Clean up in all aisles, please: Campaigners and equality lawyers are calling for Tesco to stop selling degrading 'lads' mags'
Campaigners hoping to rid Britain's high-street shops of "lads' mags" descended upon the supermarket giant Tesco yesterday, demanding that its stores stop selling magazines such and Nuts and Zoo. The Lose the Lads' Mags campaign staged demonstrations at around 20 Tesco stores from Glasgow to Cornwall yesterday afternoon. Protesters, led by the pressure groups UK Feminista and Object, argue that the chain should not be stocking the "sexist" and "harmful" magazines.
"Tesco is the UK's biggest retailer and it has a crucial leadership role to play," Kat Banyard from the Lose the Lads Mags campaign told The Independent on Sunday. "It sends out a damaging message that a high-street family brand is lining its shelves with sexist, degrading lads' mags … which portray women as dehumanised sex objects."
She said that lads' mags "fuel attitudes underpinning violence towards women", and that Tesco could face legal action if it continued to expose customers and staff to the titles.
The latest action follows a statement from the Co-operative chain in which it said that it will stop selling Nuts magazine from next month after the title rejected its ultimatum to use "modesty bags" or be removed from its shelves. Other lads' mags have until 9 September to choose.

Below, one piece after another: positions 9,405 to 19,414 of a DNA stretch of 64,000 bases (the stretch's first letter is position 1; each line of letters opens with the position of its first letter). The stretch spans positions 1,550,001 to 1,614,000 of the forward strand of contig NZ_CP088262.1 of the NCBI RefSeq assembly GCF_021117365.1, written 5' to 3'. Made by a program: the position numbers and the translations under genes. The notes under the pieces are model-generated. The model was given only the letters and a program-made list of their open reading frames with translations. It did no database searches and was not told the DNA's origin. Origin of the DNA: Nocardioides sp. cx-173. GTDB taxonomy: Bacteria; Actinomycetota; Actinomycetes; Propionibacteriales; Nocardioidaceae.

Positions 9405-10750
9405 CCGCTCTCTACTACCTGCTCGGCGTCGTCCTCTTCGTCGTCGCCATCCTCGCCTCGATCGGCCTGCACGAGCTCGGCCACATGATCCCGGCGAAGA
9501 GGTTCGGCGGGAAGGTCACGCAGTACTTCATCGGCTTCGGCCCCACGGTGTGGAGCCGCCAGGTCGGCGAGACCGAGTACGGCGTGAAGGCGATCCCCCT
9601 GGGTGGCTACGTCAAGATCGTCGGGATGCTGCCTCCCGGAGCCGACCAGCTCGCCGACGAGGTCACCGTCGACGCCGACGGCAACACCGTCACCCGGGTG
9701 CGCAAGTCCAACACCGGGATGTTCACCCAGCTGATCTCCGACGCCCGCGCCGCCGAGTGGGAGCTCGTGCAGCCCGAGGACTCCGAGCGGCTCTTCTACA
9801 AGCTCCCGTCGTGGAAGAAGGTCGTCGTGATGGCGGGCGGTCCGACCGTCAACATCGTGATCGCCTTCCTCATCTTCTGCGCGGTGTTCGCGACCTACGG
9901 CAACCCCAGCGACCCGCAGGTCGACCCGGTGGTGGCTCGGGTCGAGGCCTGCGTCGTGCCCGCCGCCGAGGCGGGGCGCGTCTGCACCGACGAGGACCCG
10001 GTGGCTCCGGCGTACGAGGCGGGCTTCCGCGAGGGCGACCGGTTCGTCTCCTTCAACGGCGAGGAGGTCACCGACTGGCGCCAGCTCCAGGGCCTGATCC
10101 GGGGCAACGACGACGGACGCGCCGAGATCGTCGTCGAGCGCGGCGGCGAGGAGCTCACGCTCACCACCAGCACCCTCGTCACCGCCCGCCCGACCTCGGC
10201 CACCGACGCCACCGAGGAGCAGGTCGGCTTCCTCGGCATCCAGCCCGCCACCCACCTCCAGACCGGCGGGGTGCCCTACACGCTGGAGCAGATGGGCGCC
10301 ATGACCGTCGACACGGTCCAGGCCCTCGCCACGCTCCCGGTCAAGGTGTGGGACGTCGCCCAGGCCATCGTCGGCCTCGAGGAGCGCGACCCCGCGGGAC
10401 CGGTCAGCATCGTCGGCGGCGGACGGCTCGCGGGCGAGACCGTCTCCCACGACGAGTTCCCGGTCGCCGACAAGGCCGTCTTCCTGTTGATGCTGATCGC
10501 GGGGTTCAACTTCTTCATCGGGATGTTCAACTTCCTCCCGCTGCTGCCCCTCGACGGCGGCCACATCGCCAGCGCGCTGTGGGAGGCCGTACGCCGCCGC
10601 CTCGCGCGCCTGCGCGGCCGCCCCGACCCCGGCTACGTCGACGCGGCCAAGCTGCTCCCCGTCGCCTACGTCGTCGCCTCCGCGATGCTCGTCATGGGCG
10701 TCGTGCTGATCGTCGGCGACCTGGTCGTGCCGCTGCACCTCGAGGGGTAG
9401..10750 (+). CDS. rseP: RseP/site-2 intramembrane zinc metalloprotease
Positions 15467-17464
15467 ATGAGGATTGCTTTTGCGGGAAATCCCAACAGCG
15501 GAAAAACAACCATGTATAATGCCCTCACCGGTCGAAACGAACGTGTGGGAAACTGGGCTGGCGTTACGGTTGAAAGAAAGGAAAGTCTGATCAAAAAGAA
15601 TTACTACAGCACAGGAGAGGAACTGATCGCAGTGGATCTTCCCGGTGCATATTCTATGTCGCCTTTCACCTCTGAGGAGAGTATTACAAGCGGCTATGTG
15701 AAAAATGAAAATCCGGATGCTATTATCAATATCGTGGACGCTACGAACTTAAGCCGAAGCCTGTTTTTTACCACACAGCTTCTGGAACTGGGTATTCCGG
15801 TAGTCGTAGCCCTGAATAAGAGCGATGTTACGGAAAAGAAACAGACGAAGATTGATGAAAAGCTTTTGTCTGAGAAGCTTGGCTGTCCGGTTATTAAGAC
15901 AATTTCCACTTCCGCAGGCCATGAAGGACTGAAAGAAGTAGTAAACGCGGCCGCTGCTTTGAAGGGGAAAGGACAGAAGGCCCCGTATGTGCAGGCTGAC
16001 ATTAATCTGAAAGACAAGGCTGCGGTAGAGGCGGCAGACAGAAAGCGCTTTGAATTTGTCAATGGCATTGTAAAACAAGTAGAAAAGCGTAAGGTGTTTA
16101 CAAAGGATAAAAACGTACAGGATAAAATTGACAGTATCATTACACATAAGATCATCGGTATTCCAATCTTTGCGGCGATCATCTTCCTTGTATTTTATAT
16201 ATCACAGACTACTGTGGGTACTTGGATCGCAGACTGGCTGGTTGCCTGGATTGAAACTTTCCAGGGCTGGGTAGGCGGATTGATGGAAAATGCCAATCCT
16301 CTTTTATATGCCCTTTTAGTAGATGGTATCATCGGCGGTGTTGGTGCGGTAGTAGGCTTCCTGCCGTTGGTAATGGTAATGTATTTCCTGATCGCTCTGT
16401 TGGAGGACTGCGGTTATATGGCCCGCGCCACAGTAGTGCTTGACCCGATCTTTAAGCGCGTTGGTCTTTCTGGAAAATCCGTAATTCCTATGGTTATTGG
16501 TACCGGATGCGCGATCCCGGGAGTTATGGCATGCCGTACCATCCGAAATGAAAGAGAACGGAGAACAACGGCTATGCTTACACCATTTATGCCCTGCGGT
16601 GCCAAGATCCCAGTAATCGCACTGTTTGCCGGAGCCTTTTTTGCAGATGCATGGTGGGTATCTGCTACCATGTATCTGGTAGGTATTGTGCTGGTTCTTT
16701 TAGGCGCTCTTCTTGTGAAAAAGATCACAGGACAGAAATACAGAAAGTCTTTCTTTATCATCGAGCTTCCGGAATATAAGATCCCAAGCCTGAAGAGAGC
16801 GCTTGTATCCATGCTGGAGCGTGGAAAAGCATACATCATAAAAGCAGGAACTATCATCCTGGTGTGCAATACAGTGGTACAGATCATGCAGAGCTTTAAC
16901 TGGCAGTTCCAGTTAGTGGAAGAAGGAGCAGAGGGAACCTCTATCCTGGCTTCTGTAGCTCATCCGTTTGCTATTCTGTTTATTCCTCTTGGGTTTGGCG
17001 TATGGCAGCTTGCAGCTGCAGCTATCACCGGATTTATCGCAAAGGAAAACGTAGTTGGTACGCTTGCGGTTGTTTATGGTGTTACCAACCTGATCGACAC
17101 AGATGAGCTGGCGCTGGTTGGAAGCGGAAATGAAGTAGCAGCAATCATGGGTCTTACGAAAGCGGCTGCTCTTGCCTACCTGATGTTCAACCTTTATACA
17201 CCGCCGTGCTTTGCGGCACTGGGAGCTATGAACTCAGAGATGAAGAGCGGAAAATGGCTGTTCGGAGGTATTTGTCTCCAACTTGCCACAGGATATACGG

Tesco has agreed to restrict the sale of these magazines to people over 18, and has come to an agreement with the publishers of Zoo, Nuts and Front to ensure that their magazine covers will be more "modest". But it said it would continue to sell them.
Ms Banyard criticised Tesco for its "inadequate half-measures", and campaigners at the Regent Street Tesco store in central London tended to agree. Shelly Cochran, a 63-year-old retiree from south London, said she was "concerned about the escalation of misogyny and the ubiquity of pornography".
Hannah Bowen, a 22-year-old magazine assistant, added that the campaign against lads' mags was a "tangible" one. "We want equality, but that's an abstract term – this is something we see every day in supermarkets and, by focusing on lads' mags, we can start to make a change."
Campaigners have faced criticism that they are trying to censor the magazine industry. But Helen McDonald, a 37-year-old teacher from Chelmsford, Essex, said that it was less about getting "rid of all pornography", and more about asking "where [it] should be displayed". She added: "Tesco isn't the place."
Women's Aid and the End Violence Against Women coalition are among the organisations to have backed the Lose the Lads' Mags campaign, while 18 lawyers specialising in equality and discrimination law have signed an open letter calling on retailers to stop selling the magazines.
A Tesco spokesperson said that it had adopted new measures based on conversations with its customers. "We've listened carefully to the concerns raised by the campaign groups, but our priority is to make sure we meet our customers' needs and expectations."
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